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Hundreds of federal workers hit by shutdown turn to GoFundMe to raise money

Federal workers feeling pinch from shutdown
Kansas EPA worker shares struggle to pay bills during government shutdown 05:05

Hundreds of federal employees, contractors, small-business owners and others are going online to raise money to help make ends meet amid a partial government shutdown prolonged by a impasse over President Trump's demand for a wall along the U.S.-Mexico border. 

More than 700 accounts have been created on fundraising site GoFundMe related to the shutdown, with a total of roughly $50,000 raised so far, GoFundMe spokeswoman Katherine Cichy told CBS MoneyWatch in an email.

Some of the 800,000 government employees working without pay or on furlough since the shutdown started on Dec. 22, along with thousands of contract workers, are also turning to Twitter using the hashtag #Shutdownstories. Among their most pressing financial needs are making mortgage and rent payments and taking care of basic necessities like food and diapers, according to the GoFundMe campaigns.

Johanna Petrocelli, a NASA safety engineer based in Houston, said she was at the agency during the 2013 government shutdown and saw people struggling to get by. This time around, Petrocelli, 26, has some savings as well as financial support from her family. But she wanted to do something for her colleagues and co-workers who don't have that kind of support. So she set up a GoFundMe page.

They don't "spend beyond their means"

"These aren't people who are irresponsible or haven't saved for emergencies or spend beyond their means," the description for her page, "Feds Who Want to Help," reads. "They're highly educated people who work at NASA. People with PhDs in astrophysics from MIT, flight controllers who keep the International Space Station and astronauts safe day after day. They're also janitors, administrative assistants, facility maintenance, and security guards who work long hours for very little pay."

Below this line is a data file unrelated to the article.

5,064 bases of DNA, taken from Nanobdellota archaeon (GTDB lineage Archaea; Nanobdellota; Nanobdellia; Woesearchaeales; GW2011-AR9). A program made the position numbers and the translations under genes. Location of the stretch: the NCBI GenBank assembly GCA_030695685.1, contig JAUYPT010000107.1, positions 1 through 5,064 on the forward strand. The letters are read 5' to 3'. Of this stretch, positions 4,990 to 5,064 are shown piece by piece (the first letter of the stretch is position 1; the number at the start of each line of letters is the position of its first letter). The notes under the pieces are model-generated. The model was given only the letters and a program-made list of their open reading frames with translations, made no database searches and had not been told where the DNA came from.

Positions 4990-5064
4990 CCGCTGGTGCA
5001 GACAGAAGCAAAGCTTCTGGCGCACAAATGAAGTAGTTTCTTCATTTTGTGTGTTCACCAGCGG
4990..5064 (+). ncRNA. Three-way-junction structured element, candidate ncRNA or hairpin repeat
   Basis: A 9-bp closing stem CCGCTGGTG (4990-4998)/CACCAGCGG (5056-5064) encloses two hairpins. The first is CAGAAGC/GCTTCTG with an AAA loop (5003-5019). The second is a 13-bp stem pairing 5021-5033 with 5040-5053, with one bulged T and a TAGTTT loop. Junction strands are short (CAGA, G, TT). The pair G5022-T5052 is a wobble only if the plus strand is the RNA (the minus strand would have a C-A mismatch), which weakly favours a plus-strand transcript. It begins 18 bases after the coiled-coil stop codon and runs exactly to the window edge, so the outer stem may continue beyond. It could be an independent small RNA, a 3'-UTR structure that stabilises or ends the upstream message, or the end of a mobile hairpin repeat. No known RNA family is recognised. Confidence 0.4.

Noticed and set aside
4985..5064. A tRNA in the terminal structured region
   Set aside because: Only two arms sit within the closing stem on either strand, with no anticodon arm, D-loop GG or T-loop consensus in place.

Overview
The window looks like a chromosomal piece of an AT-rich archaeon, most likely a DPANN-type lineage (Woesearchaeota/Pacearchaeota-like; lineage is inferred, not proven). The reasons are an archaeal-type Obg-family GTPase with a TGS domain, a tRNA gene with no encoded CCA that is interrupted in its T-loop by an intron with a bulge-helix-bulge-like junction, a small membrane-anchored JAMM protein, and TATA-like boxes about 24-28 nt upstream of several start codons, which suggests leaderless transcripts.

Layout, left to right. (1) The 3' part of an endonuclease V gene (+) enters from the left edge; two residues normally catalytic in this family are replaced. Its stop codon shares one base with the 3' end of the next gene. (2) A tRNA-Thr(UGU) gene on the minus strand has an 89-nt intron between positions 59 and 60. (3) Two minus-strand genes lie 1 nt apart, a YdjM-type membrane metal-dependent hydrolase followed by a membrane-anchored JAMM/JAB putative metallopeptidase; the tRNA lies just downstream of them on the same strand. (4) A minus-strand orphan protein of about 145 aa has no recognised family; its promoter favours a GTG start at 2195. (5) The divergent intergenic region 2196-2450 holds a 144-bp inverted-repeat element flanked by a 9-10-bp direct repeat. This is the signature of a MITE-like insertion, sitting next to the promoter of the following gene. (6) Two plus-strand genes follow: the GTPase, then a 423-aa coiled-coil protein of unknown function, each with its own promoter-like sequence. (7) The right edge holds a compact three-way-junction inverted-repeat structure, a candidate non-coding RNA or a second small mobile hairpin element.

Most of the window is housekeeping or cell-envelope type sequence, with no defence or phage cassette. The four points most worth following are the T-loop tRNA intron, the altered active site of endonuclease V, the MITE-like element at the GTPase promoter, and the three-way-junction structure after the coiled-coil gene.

Shutdowns can also create bureaucratic messes that lead to unexpected consequences. For instance, some new hires haven't received their first paycheck, so they don't have proof of employment to help get an apartment, Petrocelli noted.

"There's women who are sole providers for their family. The janitorial staff is contract and on furlough and probably won't get paid beyond their contract dates. I want to do what I can," Petrocelli said. 

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Julie Burr, a contract worker with the Department of Transportation in Kansas City, Missouri, said on her GoFundMe page that she is "losing pay every day" the shutdown continues. "I've taken on extra shifts at my 2nd job but it isn't going to pay rent and all my bills. Being a single mom, I'm in panic mode right now."

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To guard against scams, GoFundMe set up a team to review shutdown campaigns using "proprietary technical tools" and "multiple processes" to verify organizers and beneficiaries, Cichy said. Before money is transferred, GoFundMe's payment processor also verifies an individual's information, including banking details, she said. 

GoFundMe also guarantees donations. If funds are misused "as determined in our sole discretion," GoFundMe will pay up to $1,000 per donor per campaign, according to the company's policy.

Working without a net

Tyler Fralia, a tax examining technician at the IRS in Ogden, Utah, had some savings until the cost of replacing old tires on the family car drained his account. His wife was on unpaid maternity leave to take care of now six-month old Luke, leaving the family without much of a financial net. He's now searching for temporary work, and has looked into part-time jobs at Domino's and Uber,

In the meantime, Fralia has set up a page on GoFundMe. As of Tuesday night it had yielded about $250. That helps, but it's "not even a car payment," he said.

Although his wife is back at work, Fralia, 28, still worries about the mortgage. And when he's called back to the IRS later this month as the agency promises to begin processing taxes on Jan. 28, it might still be without pay. 

"We want to go back to work," Fraila said. Americans entrust IRS workers to do their job, he said. "It's all we want."

-- CBS News' Irina Ivanova contributed reporting.

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